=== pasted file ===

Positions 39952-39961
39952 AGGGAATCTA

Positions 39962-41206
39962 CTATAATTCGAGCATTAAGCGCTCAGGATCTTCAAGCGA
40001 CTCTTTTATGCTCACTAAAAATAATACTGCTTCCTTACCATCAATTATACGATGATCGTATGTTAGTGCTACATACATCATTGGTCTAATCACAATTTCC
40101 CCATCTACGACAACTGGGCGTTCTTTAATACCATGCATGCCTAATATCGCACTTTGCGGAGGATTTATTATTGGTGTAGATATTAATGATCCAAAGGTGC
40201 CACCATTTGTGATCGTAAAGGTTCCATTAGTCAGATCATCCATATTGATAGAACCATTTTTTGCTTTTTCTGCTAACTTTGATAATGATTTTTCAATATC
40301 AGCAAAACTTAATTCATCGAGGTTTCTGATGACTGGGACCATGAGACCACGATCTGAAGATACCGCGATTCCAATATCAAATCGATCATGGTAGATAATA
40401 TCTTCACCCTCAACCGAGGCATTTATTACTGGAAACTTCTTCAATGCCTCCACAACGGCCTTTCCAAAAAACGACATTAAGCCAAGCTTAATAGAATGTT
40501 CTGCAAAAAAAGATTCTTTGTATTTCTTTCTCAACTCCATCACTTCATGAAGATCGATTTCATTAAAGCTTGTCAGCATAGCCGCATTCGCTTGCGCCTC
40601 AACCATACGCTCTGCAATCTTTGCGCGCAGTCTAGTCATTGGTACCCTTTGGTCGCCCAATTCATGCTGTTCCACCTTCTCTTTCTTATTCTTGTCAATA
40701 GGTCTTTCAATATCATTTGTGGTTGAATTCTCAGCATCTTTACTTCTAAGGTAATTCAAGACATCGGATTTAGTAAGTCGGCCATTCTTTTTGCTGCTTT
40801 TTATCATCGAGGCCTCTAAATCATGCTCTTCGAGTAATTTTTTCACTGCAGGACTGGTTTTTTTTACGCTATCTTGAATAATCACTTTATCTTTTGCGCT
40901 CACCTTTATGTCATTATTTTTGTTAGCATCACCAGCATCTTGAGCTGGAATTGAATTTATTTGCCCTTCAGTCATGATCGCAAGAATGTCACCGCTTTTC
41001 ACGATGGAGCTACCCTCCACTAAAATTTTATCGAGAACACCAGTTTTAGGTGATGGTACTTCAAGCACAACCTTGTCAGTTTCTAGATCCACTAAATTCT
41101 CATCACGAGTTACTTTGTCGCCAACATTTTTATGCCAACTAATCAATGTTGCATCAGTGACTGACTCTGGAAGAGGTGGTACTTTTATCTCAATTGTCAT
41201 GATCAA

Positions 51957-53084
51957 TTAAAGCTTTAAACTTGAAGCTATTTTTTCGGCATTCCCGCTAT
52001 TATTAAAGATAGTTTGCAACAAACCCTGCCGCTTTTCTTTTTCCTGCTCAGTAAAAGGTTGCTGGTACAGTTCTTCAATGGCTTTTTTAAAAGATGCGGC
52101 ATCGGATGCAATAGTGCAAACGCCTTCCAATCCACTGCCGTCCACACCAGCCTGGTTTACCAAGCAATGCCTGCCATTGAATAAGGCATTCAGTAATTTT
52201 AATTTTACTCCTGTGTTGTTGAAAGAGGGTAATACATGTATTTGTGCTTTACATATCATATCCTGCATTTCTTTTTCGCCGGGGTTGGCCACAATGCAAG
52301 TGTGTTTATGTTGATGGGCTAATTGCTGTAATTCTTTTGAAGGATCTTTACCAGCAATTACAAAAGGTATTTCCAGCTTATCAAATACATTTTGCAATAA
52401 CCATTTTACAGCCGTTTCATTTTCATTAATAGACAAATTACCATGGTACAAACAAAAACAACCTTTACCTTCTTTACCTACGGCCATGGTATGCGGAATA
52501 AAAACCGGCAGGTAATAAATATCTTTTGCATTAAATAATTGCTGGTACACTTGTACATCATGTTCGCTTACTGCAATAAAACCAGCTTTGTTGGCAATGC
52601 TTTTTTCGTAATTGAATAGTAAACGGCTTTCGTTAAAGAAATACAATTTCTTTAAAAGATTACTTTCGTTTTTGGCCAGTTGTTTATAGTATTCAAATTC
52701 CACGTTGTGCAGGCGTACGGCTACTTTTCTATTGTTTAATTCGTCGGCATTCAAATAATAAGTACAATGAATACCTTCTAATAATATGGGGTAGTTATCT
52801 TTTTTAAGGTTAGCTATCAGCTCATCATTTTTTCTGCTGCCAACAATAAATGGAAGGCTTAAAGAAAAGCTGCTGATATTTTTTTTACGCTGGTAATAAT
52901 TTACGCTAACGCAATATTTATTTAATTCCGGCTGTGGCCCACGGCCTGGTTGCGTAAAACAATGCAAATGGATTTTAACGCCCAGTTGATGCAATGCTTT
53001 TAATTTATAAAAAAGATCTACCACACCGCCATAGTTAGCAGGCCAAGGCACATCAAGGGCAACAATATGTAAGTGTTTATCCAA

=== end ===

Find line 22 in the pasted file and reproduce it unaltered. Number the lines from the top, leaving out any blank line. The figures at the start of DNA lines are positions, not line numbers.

52201 AATTTTACTCCTGTGTTGTTGAAAGAGGGTAATACATGTATTTGTGCTTTACATATCATATCCTGCATTTCTTTTTCGCCGGGGTTGGCCACAATGCAAG